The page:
How do you build a successful travel agency? The foundation never changes: The best agencies provide top-notch service, build strong relationships, and rely on word-of-mouth marketing. But in an ever-evolving industry, agencies also need to be able to adapt. To me, the definition of a great agency comes down to this: I’d go where they tell me to go, and I’d do what they tell me to do.
In this, the first story in our series on successful agencies all over the world, we talk to the women behind Valerie Wilson Travel, Inc.
While living in London with her family in the late 1970s, Valerie Wilson could not find a travel agent with the expertise she wanted. So when she returned to New York in 1981, she started her own company with “three people and a leap of faith.”
Today, Valerie Wilson Travel, Inc. (VWT) has become an industry powerhouse. The company employs more than 300 advisors, associates, and employees and generates nearly $320 million in annual sales. The second generation of VWT has been place for more than 25 years with Valerie’s co-owners and two daughters, Jennifer Wilson-Buttigieg and Kimberly Wilson Wetty. “I am most proud of being able to work every day with my daughters,” she says. “I take pride in the unparalleled personalized service all of us offer at VWT and how we handle our clients’ most precious commodity: their time.”
We talked to all three of them about how they turned VWT into an industry leader and how they continue to find success in the industry today. (And in case you’re wondering, both Kimberly and Jennifer have come to call their mother Val, one way to separate their personal and professional lives while at the office!)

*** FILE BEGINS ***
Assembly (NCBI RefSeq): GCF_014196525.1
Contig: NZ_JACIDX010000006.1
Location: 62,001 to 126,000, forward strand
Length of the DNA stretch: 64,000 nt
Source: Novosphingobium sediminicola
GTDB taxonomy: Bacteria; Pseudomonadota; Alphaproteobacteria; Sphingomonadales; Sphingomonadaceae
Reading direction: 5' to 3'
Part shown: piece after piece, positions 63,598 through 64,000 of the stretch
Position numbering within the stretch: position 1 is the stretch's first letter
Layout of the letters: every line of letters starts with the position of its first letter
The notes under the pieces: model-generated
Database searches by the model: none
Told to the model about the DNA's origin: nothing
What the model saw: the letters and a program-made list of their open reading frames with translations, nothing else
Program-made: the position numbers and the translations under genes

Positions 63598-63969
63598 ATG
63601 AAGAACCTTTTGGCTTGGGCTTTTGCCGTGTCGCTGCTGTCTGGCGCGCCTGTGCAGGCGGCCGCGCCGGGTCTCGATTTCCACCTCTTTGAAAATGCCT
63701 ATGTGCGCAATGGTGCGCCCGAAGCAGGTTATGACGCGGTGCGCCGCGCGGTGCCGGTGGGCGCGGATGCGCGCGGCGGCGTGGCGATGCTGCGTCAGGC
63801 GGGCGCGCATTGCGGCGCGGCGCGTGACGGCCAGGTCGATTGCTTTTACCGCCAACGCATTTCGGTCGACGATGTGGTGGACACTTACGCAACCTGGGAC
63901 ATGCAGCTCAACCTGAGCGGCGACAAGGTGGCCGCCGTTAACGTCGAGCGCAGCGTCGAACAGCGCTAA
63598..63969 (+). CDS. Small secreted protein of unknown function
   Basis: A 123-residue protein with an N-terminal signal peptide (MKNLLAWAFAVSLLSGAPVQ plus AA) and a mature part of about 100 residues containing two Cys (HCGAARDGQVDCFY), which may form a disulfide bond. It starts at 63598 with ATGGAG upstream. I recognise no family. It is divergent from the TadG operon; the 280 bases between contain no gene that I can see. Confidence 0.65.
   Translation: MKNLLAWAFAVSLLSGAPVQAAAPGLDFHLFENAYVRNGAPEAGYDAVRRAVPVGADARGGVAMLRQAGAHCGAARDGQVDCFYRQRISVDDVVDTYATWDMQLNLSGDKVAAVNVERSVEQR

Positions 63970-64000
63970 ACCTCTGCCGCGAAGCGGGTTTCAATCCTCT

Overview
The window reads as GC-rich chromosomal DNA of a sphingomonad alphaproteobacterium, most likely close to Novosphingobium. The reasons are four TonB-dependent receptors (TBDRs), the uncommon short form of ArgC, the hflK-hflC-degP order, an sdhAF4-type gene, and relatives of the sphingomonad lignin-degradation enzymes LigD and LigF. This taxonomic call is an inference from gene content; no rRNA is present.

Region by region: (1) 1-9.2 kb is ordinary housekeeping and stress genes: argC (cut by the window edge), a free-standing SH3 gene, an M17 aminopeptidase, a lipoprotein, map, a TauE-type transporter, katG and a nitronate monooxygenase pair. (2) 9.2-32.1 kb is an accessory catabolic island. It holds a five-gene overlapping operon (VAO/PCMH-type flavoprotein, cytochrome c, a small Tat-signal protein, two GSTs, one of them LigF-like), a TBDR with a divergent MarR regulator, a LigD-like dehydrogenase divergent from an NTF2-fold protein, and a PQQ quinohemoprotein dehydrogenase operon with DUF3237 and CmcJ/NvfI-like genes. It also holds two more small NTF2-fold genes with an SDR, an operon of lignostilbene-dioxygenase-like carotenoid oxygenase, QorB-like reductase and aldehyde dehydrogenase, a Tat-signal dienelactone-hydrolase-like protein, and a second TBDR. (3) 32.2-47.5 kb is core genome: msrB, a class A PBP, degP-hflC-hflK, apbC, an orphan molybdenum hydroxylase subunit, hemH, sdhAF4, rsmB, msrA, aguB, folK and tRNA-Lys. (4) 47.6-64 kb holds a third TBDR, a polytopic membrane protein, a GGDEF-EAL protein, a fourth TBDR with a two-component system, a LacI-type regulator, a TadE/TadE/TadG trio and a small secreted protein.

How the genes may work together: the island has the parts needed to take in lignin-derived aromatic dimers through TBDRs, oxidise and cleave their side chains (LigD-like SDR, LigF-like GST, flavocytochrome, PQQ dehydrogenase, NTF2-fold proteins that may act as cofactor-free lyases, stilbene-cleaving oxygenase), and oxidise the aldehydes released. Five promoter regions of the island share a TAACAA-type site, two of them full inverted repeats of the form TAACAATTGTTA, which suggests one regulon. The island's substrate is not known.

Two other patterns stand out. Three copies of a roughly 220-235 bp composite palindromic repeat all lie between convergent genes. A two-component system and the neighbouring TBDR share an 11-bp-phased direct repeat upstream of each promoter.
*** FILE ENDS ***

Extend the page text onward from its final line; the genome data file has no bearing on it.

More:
When did you know that your agency would work?
Valerie: My first clients were friends who were looking for travel advice, and it all started through word of mouth.
Jennifer: Valerie always sent amazing holiday cards detailing her travels. Many of those friends and acquaintances wanted to go on the same trips she wrote about in her cards. It was like Facebook in the 1980s. Today, 95 percent of our business is word-of-mouth referrals.
Valerie: 1984 was a turning point. We were asked to plan Dun & Bradstreet’s first international board meeting in Paris in the spring of 1985 for 65 people. I advised the board to stay at the Ritz!
Jennifer: For me, this story highlights her commitment to her clients and to luxury travel. The customer recommended her for something that was out of her comfort zone at that time, however, there wasn’t anything she wouldn’t do for this trip and this client. She provided seamless customer service and attention to detail and got them perks like private access to museums, historical landmarks, and private venues. No detail was too small. This level of service didn’t exist in the 1980s and was a trail-blazing concept back then. That board member is still a leisure client today.